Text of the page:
The Outdoor Life
Housing sled dogs outdoors has always been an “industry norm” among mushers and we believe it to be a very acceptable method only if the dogs are under 24/7 supervision and care. We do not believe that housing dogs outdoors without constant supervision is humane in the event a dog requires attention and no one is there to provide it. Given that we are with our dogs all day every day, we are easily able to ensure they are always comfortable and content. Overnight, we can hear if any dog should ever be in distress and can quickly access the kennel if needed.
Southern Alberta is home to a very comfortable climate for our sled dog pack. The average summertime temperatures are between +15C to +20C and average wintertime temperatures are between -5C to -10C. Alberta’s dry climate means we never have issues with humidity which means we do not experience much in terms of insects and parasites. Despite this, we treat our dogs for fleas, lice, ticks and other pests as well as de-worm against whipworm, roundworm, hookworm, tapeworm and heartworm.
Extreme Temperature Consideration:
During extreme temperatures and weather, we take all appropriate steps to ensure our pack is not put at risk. We watch the weather closely to ensure that we are ready and prepare the dogs for inclement weather before it arrives. This includes using sprinklers to cool down the kennel and dogs during hot spells, adding insulation to their houses during cold snaps or using insect repellents should there ever be a breakout of harmful insects. Learn more about our Nutrition/Hydration program and our pack’s Housing throughout Alberta’s ever changing weather!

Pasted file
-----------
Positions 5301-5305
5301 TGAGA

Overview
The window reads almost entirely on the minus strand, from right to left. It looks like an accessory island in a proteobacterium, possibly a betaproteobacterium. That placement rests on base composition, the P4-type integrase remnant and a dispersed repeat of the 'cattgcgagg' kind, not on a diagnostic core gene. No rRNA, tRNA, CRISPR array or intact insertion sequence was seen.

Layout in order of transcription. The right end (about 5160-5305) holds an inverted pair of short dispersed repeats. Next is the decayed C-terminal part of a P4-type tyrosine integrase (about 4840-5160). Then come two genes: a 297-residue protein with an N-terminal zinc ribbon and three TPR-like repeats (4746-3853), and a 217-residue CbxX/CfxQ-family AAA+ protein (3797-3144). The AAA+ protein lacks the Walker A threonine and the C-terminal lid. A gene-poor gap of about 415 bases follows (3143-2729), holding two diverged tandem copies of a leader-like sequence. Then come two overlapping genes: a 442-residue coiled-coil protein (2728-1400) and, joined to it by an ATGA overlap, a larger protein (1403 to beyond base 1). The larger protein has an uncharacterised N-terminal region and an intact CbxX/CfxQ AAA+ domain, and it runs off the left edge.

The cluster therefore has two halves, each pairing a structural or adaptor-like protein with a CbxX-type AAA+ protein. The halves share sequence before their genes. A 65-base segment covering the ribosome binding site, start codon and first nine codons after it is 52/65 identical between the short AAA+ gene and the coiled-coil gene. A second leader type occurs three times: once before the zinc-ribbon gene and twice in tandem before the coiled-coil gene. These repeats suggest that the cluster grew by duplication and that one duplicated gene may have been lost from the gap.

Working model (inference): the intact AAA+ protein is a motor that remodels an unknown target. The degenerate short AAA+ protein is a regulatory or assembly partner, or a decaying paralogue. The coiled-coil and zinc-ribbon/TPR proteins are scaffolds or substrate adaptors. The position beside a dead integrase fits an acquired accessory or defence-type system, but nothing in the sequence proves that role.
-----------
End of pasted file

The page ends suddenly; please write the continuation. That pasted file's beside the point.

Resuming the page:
Huskies are well equipped to be outdoors:
Did you know that huskies have a double layered coat that insulates, cools AND protects against insects and parasites? Traditional sled dog’s coats are designed to capture air and use it as an insulator. In the winter, this keeps the cold out and holds the heat in. During the summer, this system holds the heat at bay and helps regulate body temperature. Without this insulating layer of fur, a dog is more susceptible to heat stroke. The undercoat hairs are short and crimped and have a hollow core, which makes them highly efficient at trapping air and insulating their body allowing them to withstand temperatures as low as −50 to −60 °C (−58 to −76 °F). The guard hairs on the top, which do not shed out, also provide protection against the sun’s rays and moisture.
It is a common misconception that the thicker the coat, the hotter the dog will become in warmer temperatures. However, a dog’s evaporative cooling is limited to a very small area—the footpads, which sweat, their tongue, which seats and the lungs, where panting allows for latent heat to be removed through evaporation. Dilated (enlarged, expanded) blood vessels in dogs’ ears and on their faces carry warm blood closer to the surface of the skin, allowing heat to escape.
For a husky to maintain a fully functional and healthy coat, they need to experience regular seasonal temperatures. When living indoors, the average home is around 19C making it difficult for a husky to maintain a properly functioning coat since warming temperatures are what trigger a husky to shed their insulated layer. Without that insulated layer, the dog does not have the proper protection from the cold. As we say, you can’t wear a spring jacket in -20C!